When we are asleep, we are very much under the impression that our minds are completely unconscious. This isn't entirely true as many processes are happening while we are asleep. There is learning, memory formation, growth, and healing.
There is also a state of sleep that we can enter called conscious sleep. It's not very common, and achieving it can be quite difficult. But if can offer some benefits if you're able to do it right. Continue reading to find out more information about what conscious sleep is, how to achieve it, and how it can benefit you.
What is conscious sleep?
Dr. Jacob Teitelbaum, M.D. defines conscious sleep as the ability to be aware of one's self, but not of our bodies, surroundings, or the various stages of sleep. Western scientific studies have focused on this type of sleeping during rapid eye movement, or REM sleep, and how someone can tap into a conscious awareness and dream.
However, this same type of awareness can happen during non-REM sleep as well. Eastern meditation traditions teaches conscious sleep as a way to maintain self-awareness, but without being aware of the body or environment during non-dream sleep.
This concept of conscious sleep was highlighted by Elmer and Alyce Green of the Menninger Foundation in Topeka, Kansas. They partnered with Swami Rama to explore how a person could find themselves in their deepest non-REM sleep, but still have awareness of what was going on around them.
Conscious sleep, from the perspective of a yogi, is a form of deep meditation that teaches individuals how to sustain their meditative state regardless of what is going on around them.
How to achieve conscious sleep?
Jagadish "Jaggi" Vasudev, Indian yoga guru and founder of the Isha Foundation says the key to achieving conscious sleep is to distance yourself from physical nature. This is possible through meditative practice.
Establishing a good sleep hygiene
To improve your odds of reaching this deep state of meditation, Dr. Virginia Blackwell - a sleep expert - says that the first step is a healthy sleep hygiene. This includes making healthy consumption decisions such as no alcohol, caffeine or high carb content. Other things to help include taking a sleep supplement and doing stress-relieving activities to help get you ready for bed.
Great options to relieve stress before bed include taking a bath or shower, reading, playing board games or spending time with your family, and meditating or yoga. One of the most impactful things you can do is turn off your devices and reduce exposure to blue light. Once you get into a good sleep hygiene, you will be able to train your mind to get ready for bed.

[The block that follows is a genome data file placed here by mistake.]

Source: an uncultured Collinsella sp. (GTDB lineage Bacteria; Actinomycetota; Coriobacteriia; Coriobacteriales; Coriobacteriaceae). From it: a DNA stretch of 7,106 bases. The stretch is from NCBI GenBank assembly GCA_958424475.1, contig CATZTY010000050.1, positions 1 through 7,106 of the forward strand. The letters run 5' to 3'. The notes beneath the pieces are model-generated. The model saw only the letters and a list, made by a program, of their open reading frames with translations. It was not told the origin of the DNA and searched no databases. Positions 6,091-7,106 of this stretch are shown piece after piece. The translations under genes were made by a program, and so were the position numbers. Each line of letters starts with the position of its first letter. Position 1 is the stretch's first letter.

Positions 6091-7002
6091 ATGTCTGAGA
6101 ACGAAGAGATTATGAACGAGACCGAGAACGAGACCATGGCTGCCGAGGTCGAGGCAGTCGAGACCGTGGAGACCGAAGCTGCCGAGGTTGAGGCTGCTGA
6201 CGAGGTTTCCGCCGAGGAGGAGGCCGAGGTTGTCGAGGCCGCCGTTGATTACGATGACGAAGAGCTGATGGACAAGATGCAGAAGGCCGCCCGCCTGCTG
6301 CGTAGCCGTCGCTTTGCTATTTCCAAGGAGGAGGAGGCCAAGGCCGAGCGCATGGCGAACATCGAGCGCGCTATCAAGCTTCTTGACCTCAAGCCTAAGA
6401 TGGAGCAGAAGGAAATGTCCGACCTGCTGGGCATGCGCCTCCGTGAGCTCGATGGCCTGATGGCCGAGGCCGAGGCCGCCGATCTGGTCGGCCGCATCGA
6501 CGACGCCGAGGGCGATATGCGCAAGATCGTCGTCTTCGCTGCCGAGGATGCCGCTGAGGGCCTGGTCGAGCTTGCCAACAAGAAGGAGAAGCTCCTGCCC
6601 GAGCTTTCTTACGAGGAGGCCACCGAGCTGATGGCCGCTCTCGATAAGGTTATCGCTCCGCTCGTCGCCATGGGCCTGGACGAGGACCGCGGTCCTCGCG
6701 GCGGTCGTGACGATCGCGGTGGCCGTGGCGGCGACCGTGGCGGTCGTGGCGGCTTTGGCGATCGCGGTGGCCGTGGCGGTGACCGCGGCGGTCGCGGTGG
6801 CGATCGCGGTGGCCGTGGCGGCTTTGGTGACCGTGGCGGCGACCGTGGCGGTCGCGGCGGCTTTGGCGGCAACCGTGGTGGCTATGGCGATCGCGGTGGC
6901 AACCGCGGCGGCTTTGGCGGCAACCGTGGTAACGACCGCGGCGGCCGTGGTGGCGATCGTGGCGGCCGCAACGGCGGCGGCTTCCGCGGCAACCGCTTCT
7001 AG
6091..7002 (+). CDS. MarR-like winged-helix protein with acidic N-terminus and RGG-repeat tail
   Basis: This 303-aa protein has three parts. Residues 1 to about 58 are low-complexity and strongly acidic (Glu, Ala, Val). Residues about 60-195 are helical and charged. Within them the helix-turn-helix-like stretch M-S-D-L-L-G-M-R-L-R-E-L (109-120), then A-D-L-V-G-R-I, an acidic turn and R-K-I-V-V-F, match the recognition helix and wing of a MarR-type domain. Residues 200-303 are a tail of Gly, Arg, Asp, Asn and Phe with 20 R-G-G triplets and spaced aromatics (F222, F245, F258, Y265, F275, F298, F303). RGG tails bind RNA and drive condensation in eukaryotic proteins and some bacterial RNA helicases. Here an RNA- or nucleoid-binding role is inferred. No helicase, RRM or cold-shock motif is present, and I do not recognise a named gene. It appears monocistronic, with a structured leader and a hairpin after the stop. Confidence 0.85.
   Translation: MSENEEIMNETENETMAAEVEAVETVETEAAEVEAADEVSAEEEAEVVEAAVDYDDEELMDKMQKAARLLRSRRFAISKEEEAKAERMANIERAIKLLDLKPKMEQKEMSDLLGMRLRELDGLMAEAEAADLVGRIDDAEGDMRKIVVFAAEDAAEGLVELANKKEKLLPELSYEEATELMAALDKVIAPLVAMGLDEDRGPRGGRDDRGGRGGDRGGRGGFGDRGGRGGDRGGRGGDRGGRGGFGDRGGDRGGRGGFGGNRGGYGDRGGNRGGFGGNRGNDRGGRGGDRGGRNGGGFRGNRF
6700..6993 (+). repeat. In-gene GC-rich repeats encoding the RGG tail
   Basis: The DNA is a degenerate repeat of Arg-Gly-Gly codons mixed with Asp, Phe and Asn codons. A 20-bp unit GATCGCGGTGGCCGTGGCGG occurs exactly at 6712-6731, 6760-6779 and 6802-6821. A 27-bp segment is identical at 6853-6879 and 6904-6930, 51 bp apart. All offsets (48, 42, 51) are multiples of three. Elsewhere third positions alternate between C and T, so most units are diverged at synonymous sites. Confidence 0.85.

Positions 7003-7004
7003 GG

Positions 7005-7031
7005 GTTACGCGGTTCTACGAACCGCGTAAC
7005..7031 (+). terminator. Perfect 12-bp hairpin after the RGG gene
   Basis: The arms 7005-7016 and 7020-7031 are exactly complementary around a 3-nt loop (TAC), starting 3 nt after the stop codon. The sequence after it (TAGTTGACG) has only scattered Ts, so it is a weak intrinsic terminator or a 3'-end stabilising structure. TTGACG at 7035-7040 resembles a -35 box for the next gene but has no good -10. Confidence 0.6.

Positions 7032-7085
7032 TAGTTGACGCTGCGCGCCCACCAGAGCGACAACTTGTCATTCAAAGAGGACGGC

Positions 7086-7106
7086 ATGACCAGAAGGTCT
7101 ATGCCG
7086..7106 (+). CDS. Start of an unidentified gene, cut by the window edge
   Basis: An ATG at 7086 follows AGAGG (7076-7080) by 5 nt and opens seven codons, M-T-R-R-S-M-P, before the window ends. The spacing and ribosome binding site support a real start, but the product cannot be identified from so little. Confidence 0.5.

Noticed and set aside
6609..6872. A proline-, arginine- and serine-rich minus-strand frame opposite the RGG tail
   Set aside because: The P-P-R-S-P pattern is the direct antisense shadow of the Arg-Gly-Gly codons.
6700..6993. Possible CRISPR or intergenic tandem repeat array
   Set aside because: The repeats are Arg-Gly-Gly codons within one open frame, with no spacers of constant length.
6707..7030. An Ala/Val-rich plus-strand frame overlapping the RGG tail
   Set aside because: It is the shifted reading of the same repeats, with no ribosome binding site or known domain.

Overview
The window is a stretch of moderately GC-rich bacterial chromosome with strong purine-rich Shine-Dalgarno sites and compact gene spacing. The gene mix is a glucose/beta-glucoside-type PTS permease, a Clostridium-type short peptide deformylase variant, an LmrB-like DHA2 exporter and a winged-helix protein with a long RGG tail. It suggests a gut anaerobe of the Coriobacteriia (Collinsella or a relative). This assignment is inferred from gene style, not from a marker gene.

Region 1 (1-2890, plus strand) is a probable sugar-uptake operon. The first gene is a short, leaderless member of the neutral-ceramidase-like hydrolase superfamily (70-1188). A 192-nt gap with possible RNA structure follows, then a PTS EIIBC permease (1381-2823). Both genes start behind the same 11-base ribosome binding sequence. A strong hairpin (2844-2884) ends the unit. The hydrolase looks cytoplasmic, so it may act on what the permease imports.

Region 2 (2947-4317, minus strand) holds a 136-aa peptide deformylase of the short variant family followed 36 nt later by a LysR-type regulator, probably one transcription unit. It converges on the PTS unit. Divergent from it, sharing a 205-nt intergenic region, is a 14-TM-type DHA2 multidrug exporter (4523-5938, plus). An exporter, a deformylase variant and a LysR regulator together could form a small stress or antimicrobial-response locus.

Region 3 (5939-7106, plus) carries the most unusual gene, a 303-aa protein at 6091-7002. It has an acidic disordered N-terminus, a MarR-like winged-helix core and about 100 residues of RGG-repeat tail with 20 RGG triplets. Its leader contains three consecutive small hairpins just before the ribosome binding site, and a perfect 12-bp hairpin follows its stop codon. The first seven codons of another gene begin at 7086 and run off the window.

Quieting your mind
After you are able to establish a good sleep hygiene, the next important thing is to remove any "psychological clutter" from your mind. This can cause a blockade that prevents you from getting good sleep and connecting with a higher level of self-awareness. By quieting your mind and calming your body, you will be able to enter a deep inner peace and mental state so you can succumb to a complete psychological and physiological reset.
When you are more relaxed, you have more control over your mind and body. This will allow you to be more disciplined in allowing your thoughts to pass as you focus on your breath until you drift into non-REM conscious state of sleep.
Benefits of Conscious Sleep
More research is needed on conscious sleep outside of research pertaining to REM sleep and lucid dreaming, but there are benefits to conscious sleep, according to sleep experts and yogis.
Conscious sleep can be beneficial because it gives you an opportunity to disconnect from your daytime point of view. By truly expanding your awareness of yourself, you can learn to not take things too seriously in life, or get caught up in the anxiety and stressors of menial things throughout the day.
Conscious sleep also provides an opportunity for us to be our best selves. When we are awake and conscious our energies are involved in so many things that we are not very attentive to ourselves and our own needs. But, during conscious sleep, all of our energies are consolidated into focusing on one thing - ourselves. In addition to that, we are still conscious which means we can benefit from this higher level of focus and perform at peak levels.
Mastering conscious sleep takes a lot of practice and patience, but once it's achieved, it can help us tap into a higher level of functioning and help us feel more rested. More than likely, those without training in meditation may only reach conscious sleep during REM sleep, but that does not mean that it is not worth attemption in order to reach a state of deep meditation and relaxation.
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